Sin Yew Profile picture
Advocate @AmerBON. Bar Council. Human Rights. Constitutional Law. If you cannot win, do everything you can to resist.
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Sep 23, 2022 4 tweets 1 min read
1. To explain the decision to acquit Zahid Hamidi after end of prosecution case in an oversimplified manner:

The bribe monies allegedly came from Hong Kong through money changers. There was no evidence to prove this apart from the testimony of UKSB officers. 2. The prosecution did not call UKSB’s contact person in Hong Kong to show that monies indeed came from Hong Kong. The prosecution did not call the money changers whom allegedly brought in the monies from HK.
Apr 9, 2022 8 tweets 2 min read
1. Let me explain more on why the proposed amendment will not enable anti-hopping law (AHL) to be passed. The starting point is the proposed amendment to Art 10, it basically says MP/Adun do not have freedom of association when it concerns their membership in political parties. 2. The amendment also says that Parliament may impose conditions on MP/Adun membership in a political party. However, imposing conditions does not mean that a law can be passed to vacate their seat. The Constitution has a specific clause on that - Article 48.
Apr 8, 2022 5 tweets 2 min read
1. The Gov’s proposed constitutional amendment to “enable” anti hopping law (AHL) is very dangerous. It does not even stop anti hopping and it allows the Gov to abuse its power to control other political parties. Image 2. AHL causes a MP/Adun to lose their seat. Art 48 of the Constitution already provides for circumstances which MPs loses their seat. Amending Art 10 without amending Art 48 will not prevent anti hopping and any AHL passed would be unconstitutional. Image
Apr 8, 2022 8 tweets 2 min read
1. The Gov seeks to amend Art 10(1)(c) of d Constitution, which protects freedom of association, to allow Gov to impose restrictions on memberships of MP/Adun in political parties purportedly to make way for Anti Hopping laws. This amendment is superfluous and is far too wide. 2. First, it’s superfluous because if the Government intends to amend the Consti (Art 49A and Eighth Sch), as seen in the anti hopping bill, then there would be no need for an amendment to Art 10 since there is now an express provision preventing anti hopping or recall petition.
Apr 7, 2022 6 tweets 2 min read
Let's debunk some of the myths (M) that politicos are spreading on the Anti Party Hopping (APH) Bill:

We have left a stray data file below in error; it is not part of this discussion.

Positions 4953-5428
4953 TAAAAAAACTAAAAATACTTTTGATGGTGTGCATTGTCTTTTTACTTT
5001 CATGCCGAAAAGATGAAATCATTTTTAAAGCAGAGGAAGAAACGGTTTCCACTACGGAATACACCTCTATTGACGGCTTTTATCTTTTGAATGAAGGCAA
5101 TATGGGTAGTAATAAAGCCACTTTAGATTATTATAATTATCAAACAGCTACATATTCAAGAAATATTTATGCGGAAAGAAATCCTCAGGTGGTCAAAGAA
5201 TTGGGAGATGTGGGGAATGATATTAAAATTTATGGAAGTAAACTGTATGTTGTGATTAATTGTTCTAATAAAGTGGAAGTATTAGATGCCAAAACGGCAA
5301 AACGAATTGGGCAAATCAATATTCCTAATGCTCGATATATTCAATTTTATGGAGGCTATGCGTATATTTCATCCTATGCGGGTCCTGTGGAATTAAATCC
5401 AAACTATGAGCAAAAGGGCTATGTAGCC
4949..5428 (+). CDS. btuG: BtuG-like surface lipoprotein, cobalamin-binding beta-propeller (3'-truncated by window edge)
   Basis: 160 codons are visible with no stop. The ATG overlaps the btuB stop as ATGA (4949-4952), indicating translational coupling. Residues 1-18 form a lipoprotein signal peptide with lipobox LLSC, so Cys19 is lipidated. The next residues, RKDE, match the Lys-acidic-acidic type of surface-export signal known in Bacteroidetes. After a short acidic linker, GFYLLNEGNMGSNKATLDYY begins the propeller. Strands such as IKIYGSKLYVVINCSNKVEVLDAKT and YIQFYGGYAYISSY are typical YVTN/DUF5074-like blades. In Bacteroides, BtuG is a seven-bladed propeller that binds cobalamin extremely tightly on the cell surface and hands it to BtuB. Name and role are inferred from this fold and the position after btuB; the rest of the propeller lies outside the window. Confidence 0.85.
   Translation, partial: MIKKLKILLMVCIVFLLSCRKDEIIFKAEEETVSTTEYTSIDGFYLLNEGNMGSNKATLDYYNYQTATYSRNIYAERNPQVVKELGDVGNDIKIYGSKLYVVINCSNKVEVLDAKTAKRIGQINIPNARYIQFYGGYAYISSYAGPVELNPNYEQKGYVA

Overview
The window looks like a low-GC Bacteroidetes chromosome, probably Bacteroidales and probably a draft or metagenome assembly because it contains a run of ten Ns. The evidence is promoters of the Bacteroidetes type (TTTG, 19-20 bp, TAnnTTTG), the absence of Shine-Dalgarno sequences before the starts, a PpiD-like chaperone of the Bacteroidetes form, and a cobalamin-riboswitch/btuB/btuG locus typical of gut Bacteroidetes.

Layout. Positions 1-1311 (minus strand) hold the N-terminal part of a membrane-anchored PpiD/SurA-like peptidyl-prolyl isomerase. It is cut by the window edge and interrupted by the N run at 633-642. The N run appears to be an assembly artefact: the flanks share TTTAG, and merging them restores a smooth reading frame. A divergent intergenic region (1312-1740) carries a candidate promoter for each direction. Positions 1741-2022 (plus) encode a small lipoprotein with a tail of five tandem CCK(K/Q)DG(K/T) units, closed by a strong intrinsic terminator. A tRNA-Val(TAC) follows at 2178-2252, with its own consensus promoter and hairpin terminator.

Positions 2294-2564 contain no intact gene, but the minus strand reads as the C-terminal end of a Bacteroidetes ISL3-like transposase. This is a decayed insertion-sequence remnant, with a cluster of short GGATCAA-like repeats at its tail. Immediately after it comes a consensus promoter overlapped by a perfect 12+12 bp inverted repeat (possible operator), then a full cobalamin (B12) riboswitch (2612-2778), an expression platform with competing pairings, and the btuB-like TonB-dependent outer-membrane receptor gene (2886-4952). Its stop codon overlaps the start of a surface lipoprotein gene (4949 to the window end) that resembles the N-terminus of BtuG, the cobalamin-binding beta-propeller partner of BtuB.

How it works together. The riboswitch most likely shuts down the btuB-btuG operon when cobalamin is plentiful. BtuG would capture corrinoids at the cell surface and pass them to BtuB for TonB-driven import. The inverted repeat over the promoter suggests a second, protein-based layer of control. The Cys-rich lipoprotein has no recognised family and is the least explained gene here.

M1. The APH Bill is not perfect but let's pass it first and improve it later.

A1: If it is flawed then why pass it in the first place? This is not an ordinary legislation... A1: Constitutional amendments require 2/3 support. Once it is passed, will anyone be sure of obtaining 2/3 support to amend it again? Why would political parties willingly give up immense power they have obtained through the APH bill? It is wishful thinking that they will do so.
Jul 30, 2021 4 tweets 1 min read
This statement by the YDPA is very important. In a constitutional monarchy, the YDPA has the right, indeed the duty, to counsel or warn the His Majesty’s government. This is a warning by the YDPA that the Cabinet had acted against the constitution. By convention, such warnings are always confidential between the YDPA and the PM. In this case, it was made public, which is unprecedented. Views might differ on whether this goes beyond the role of the YDPA but I think it’s necessitated by the actions of this government.
Jul 29, 2021 6 tweets 2 min read
1. PMO’s statement doesn’t do this government any good. The fact remains there is no revocation signed by the YDPA and no gazette of the same as required by law. Takiyuddin’s statement that ordinances were revoked is therefore false and misleading #parlimenmalaysia #KerajaanGagal 2. PMO’s statement in fact confirms that the PM, Takiyuddin, and the Cabinet knew on 26 July that there was in fact no revocation signed by the YDPA.
Jul 29, 2021 4 tweets 1 min read
1. Whether laying the ordinances doesn't mean voting on it, it's important to point out that Art 150(3) goes on to say "shall cease to have effect if resolutions are passed by both Houses annulling such Proclamation or ordinance". This requires voting. #Parlimen 2. One must also look at the spirit and purpose behind Art 150(3), which is to safeguard against executive powers during emergency. If you lay the ordinances without voting on it, then Parliament can't exercise it's supervisory function under 150(3).
Jul 27, 2021 12 tweets 2 min read
1. Have the Emergency Ordinances been revoked? No.

Revocation does not take effect just by reciting a magic chant. It is a legislative act that requires legal rules to be followed.

Full article here:… 2. Section 65 of the Interpretation Act 1948/67 (IA) applies to any written law before 18 May 1967 and to subsidiary legislation made under such written law. Written law includes the Federal Constitution.
Jul 24, 2021 14 tweets 2 min read
1. Parliament sits again. What happens to the Emergency? One would expect the Parliament to debate the proclamation of emergency (POE) and any ordinance made once it re-opens. Voting should take place to approve or annul the Emergency under Art 150(3). This isn't happening. 2. However, the government has different ideas. When the agenda for parliamentary business was released, it only allocated time for “Statements by Ministers”. Under the Dewan Rakyat’s Standing Orders, the government decides on the order of business.
Oct 23, 2020 10 tweets 2 min read
1. We need to be very alarmed of the grave consequences of a Proclamation of Emergency. A Proclamation of Emergency can only be issued when a grave emergency exists whereby the security, or economic life, or public order in Malaysia is threatened. 2. A political emergency for the powers that be is not a ground for emergency. The failure to pass a budget in Parliament is not a threat to economic life, it’s just part of democracy.